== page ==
In 2013, we completed the construction of a 5,100-square-foot modern home, high on a hilltop in Westchester County, New York. The home was designed to celebrate its natural setting and views. The homeowners’ request for no visible mechanics and seamless aesthetics drove our meticulous work.
We built the three story structure on the site of a former dwelling. After pouring a new foundation and framing the home, we tested 18” x 27” limestone slabs for freezing and thawing durability. Once it passed, we installed a suspension system to hang the slabs on the exterior walls and to direct rainwater away from the foundation. We then secured 67 structurally glazed, floor-to-ceiling windows of tempered glass on the two upper levels.
Oak floors flow throughout the home and continue below the walls, a detail that is showcased by the subtle architectural reveals at their bases. There was no tolerance for error in the construction of this home; All materials were designed and fabricated to fit exactly into a 4’6” grid.
A restored, long, winding driveway now leads to a parking court where visitors may approach the front terrace from one of two bluestone staircases that we built into the hillside. The front entry opens to an interior staircase that appears to float between the walls. A hidden stringer system secures the oak treads, while the glass risers’ transparency reveals an endless view of the Hudson Valley.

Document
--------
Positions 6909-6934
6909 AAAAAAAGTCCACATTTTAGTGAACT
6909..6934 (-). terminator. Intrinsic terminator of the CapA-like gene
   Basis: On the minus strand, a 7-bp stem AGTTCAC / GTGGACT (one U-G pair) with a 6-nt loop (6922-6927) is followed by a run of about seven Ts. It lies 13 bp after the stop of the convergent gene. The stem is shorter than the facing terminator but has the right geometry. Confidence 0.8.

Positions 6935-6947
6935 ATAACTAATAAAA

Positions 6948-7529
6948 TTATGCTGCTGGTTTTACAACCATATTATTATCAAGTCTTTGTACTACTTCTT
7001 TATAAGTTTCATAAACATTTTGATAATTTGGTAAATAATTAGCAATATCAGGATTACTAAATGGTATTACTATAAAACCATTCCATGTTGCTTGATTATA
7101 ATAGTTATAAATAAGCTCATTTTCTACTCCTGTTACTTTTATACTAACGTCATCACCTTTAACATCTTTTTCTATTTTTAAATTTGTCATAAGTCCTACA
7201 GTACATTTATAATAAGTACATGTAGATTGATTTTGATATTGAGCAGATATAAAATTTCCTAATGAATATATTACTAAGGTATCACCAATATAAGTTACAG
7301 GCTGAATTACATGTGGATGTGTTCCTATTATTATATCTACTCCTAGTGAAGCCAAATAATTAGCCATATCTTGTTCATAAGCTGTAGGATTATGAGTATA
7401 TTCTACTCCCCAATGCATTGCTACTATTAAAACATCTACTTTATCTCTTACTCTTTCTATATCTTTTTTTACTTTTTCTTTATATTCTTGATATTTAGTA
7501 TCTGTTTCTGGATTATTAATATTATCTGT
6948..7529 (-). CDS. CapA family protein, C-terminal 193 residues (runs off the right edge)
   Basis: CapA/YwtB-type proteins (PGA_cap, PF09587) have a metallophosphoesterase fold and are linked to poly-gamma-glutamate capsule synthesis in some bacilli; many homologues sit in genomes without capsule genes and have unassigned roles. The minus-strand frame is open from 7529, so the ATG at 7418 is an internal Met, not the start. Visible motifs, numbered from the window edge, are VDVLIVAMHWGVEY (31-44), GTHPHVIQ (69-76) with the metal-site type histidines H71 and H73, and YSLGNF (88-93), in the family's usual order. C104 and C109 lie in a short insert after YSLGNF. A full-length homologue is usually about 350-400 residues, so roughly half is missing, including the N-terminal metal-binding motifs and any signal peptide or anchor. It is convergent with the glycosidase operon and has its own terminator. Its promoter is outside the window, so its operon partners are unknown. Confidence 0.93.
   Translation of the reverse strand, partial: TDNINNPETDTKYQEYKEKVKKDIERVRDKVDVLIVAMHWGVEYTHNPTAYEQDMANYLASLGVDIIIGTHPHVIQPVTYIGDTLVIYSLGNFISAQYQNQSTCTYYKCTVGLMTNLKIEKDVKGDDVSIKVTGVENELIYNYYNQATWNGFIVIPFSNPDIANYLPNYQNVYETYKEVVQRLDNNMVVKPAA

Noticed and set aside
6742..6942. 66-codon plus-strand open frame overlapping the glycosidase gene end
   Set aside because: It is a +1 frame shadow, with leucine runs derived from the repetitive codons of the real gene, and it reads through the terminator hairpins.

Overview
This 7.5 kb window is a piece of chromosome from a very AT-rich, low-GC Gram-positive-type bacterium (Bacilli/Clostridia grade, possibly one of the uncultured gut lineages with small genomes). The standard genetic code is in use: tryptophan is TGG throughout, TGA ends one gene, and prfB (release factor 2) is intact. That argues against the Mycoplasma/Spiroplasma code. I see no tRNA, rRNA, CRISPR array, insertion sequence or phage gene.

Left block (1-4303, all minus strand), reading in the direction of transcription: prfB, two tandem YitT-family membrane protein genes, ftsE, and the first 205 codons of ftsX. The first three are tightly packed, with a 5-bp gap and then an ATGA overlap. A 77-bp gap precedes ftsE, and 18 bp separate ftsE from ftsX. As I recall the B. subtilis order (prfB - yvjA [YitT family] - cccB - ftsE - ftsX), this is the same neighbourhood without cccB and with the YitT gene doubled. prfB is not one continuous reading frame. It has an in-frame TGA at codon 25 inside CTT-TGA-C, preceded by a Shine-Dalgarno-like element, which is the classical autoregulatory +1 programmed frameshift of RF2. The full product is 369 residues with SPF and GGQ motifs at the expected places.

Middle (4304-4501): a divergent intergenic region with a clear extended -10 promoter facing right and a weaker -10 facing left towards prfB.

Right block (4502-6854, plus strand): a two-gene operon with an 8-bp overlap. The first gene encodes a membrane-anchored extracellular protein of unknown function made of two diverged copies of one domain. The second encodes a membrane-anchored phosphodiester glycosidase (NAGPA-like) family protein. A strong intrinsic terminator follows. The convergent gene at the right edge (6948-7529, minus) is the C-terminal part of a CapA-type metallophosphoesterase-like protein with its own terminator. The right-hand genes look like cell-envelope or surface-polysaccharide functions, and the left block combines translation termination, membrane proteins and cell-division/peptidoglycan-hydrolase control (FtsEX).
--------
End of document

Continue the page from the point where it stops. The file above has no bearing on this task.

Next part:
While many doors slide out of pockets, along ceiling tracks, to close off hallways and private spaces, others have 270-degree hinges that allow them to swing open and lay flat against adjacent walls. Still others have dual purposes — opening one room while closing off another. Swinging doors were hung on hidden hinges that are recessed into the floors and ceilings, and their edges (like those of their frames) were fabricated at 45-degree angles, resulting in a crisp, square edge when closed.
The family room, to the left of the front entry boasts steel cabinetry with oak veneer, behind which a wet bar and storage are carefully camouflaged. Two corridors run along the front and the back of the home, providing unobstructed views and extending the visual space of the combined living/dining room at the home’s core. A staircase beside the dining area features a glass railing, and skylights were installed above to fill the space with daylight.
In the kitchen, we installed high-lacquer cabinetry and stone counters with waterfall edges, and we floated the abutting walls to create seamless surfaces. A study and two full bathrooms complete the main floor.
Upstairs, we built two expansive bedroom suites and a sun deck. The master suite, enclosed by three walls of glass, is suspended from the building’s steel frame. Careful attention was paid to insulating and sealing below the floor and above the ceiling. Architectural details, such as canted ceilings and reglets, installed to camouflage HVAC ductwork, necessitated meticulous craftsmanship throughout the home.